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Yourself & Others
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Select this if you are purchasing one or more of this course for others. You can assign them at any time after you have completed the purchase.
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The following OSHA regulations are applicable to construction walking-working surfaces: 1926 Subpart C - General Safety and Health Provisions; 1926 Subpart L - Scaffolds; 1926 Subpart M - Fall Protection; and 1926 Subpart X - Stairways and Ladders.
Who must take this course?
According to OSHA 29 CFR Part 1926, construction workers include: All contractors, and their employees, who enter into contracts for construction, alteration, or repair; All subcontractors, and their employees, who agree to perform any part of the labor or material requirements of a contract; and All suppliers, and their employees, who furnish any supplies or materials for work performed on or near a construction site, or if the supplier fabricates the goods or materials specifically for the construction project.
Other Frequently Asked Questions
It will take a MINIMUM of 2 hours to complete this online course. The student may log on and off as needed. A bookmark will be set so when they log back in they will return to where they left off.
Upon successful completion each student will have immediate access to a printable OSHA Regulations Slips, Trips & Falls Walking Working Surfaces training certificate and wallet card.
We have no restrictions on how long a person takes to complete a course.
Likewise, if you are purchasing for others, we have no time limit on assigning courses. So you can purchase a larger quantity then you currently need and take advantage of volume discounts.
Each student will receive 0.2 CEUs (or 2 CMEs) from Compliance Training Online® for completing this course.
Our OSHA Slips, Trips & Falls Walking Working Surfaces Construction Industry training course consists of content, graphics, audio, self-check questions, and a final exam.
This course presents an overview of walking-working surfaces in the construction industry, including slip, trip, and fall hazards. It will cover basic concepts, industry safety regulations and standards, responsibilities in the workplace, hazards of construction walking-working surfaces, and hazard control measures to prevent slips, trips, and falls.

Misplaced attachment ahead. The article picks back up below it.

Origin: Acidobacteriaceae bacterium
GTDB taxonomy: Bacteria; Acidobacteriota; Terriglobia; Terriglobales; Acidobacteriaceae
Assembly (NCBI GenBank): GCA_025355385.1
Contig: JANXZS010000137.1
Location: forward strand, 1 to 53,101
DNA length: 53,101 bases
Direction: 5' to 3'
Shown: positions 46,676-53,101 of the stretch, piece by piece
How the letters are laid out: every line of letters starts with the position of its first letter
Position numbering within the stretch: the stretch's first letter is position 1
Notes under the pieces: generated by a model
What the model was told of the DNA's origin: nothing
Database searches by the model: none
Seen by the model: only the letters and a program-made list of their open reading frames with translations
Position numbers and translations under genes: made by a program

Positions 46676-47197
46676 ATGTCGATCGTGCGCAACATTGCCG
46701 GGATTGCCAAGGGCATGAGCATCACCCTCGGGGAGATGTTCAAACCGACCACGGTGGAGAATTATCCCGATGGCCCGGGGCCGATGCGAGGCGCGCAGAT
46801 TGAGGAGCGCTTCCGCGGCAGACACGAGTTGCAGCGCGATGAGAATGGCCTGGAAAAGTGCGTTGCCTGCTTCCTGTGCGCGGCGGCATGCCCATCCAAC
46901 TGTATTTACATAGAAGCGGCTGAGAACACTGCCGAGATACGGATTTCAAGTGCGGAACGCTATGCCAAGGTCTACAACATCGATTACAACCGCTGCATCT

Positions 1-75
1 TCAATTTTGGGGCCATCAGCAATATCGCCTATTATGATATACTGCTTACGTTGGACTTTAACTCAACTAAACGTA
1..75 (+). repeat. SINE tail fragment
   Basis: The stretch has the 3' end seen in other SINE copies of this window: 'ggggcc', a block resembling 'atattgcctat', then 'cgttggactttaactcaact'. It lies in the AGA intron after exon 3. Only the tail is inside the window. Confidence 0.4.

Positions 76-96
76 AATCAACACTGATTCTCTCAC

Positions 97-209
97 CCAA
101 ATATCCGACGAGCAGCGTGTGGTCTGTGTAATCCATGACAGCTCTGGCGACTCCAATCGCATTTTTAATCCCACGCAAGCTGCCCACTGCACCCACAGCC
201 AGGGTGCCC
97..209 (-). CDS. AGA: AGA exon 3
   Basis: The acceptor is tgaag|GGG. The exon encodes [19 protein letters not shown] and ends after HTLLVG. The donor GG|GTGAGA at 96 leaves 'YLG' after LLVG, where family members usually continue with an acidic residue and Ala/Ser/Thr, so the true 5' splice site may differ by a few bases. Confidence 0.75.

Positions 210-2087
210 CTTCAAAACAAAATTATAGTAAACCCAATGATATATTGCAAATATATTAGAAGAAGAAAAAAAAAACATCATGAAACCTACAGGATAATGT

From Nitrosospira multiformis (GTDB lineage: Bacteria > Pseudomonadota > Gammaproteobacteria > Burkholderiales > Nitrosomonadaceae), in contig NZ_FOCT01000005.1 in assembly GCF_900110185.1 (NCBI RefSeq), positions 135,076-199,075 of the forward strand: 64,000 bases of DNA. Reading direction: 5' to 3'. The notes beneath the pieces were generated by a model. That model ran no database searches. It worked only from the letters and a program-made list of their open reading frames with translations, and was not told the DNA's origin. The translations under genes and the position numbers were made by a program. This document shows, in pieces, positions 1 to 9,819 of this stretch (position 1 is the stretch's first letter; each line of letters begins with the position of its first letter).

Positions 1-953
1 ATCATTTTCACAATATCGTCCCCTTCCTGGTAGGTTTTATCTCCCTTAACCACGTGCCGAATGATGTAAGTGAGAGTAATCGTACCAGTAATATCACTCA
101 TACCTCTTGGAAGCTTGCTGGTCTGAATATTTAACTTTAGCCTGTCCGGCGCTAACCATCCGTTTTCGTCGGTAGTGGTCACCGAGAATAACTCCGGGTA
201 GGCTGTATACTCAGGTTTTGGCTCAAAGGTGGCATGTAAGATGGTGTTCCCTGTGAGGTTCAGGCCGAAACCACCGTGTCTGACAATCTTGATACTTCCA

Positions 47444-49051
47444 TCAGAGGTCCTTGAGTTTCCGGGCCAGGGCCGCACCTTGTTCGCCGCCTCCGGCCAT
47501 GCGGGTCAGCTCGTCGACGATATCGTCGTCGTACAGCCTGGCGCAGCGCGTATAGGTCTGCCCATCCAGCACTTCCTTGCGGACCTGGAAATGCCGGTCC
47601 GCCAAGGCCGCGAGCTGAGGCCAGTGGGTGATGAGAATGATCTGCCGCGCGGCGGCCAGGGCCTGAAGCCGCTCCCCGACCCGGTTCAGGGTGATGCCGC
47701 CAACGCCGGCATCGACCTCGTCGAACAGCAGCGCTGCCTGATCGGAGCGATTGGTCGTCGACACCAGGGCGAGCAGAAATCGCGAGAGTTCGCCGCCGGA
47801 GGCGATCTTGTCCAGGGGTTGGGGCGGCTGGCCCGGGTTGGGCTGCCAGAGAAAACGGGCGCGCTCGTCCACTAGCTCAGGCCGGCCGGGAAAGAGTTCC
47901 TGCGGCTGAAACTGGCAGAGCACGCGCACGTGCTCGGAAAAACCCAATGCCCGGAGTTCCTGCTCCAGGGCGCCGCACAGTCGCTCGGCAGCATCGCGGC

Specific topics covered in this course include:
- About This Course
- Course Objectives
- Introduction to Walking-Working Surfaces-Construction
- The Importance of Workplace Safety
- OSHA Regulations
- Training and Responsibilities
- Employer Responsibilities
- Employee Responsibilities
- General Slip, Trip, and Fall Hazards
- Causes of Slips, Trips, and Falls
- Risk Factors That Increase Slips, Trips, and Falls
- Slip, Trip, and Fall Injuries
- General Requirements
- Floor Openings and Holes
- Key Terms
- Floor and Wall Openings and Holes Hazard Prevention
- Fall Protection
- Safety Nets
- Personal Fall Protection Systems
- Personal Fall Protection Equipment Terms
- Horizontal Lifelines
- Stairs, Ladders, and Scaffolds
- Stairway Safety Requirements-Fixed Stairways
- Stair Rails
- Stairway Safety Requirements-Stairways Used During Construction
- Temporary Stairs
- Stairway Safety Practices and Guidelines
- Fixed Ladders
- Long Fixed Ladders
- Portable Ladders
- Straight Ladders
- Extension Ladders
- Job-made Wooden Ladders
- Ladder Set-up
- Ladder Safety Best Practices
- Scaffold Access
- Fall Protection
- Safe Work Practices
- Risk Identification
- Risk Control
- Additional Resources
OSHA has not specified any time frame for required retraining or recertification for Slips, Trips & Falls Walking Working Surfaces Construction Industry. Since there is no OSHA standard dealing with this specific hazard the OSH Act general duty clause, section 5(a)(1), 29 U.S.C. 654(b)(1) defines the standard which provides that:
(a) Each employer -
(1) shall furnish to each of his employees employment and a place of employment which are free from recognized hazards that are causing or are likely to cause death or serious physical harm to his employees.
A recognized hazard is a danger recognized by the employer's industry or industry in general, by the employer, or by common sense. The general duty clause does not apply if there is an OSHA standard dealing with the hazard, unless the employer knows that the standard does not adequately address the hazard.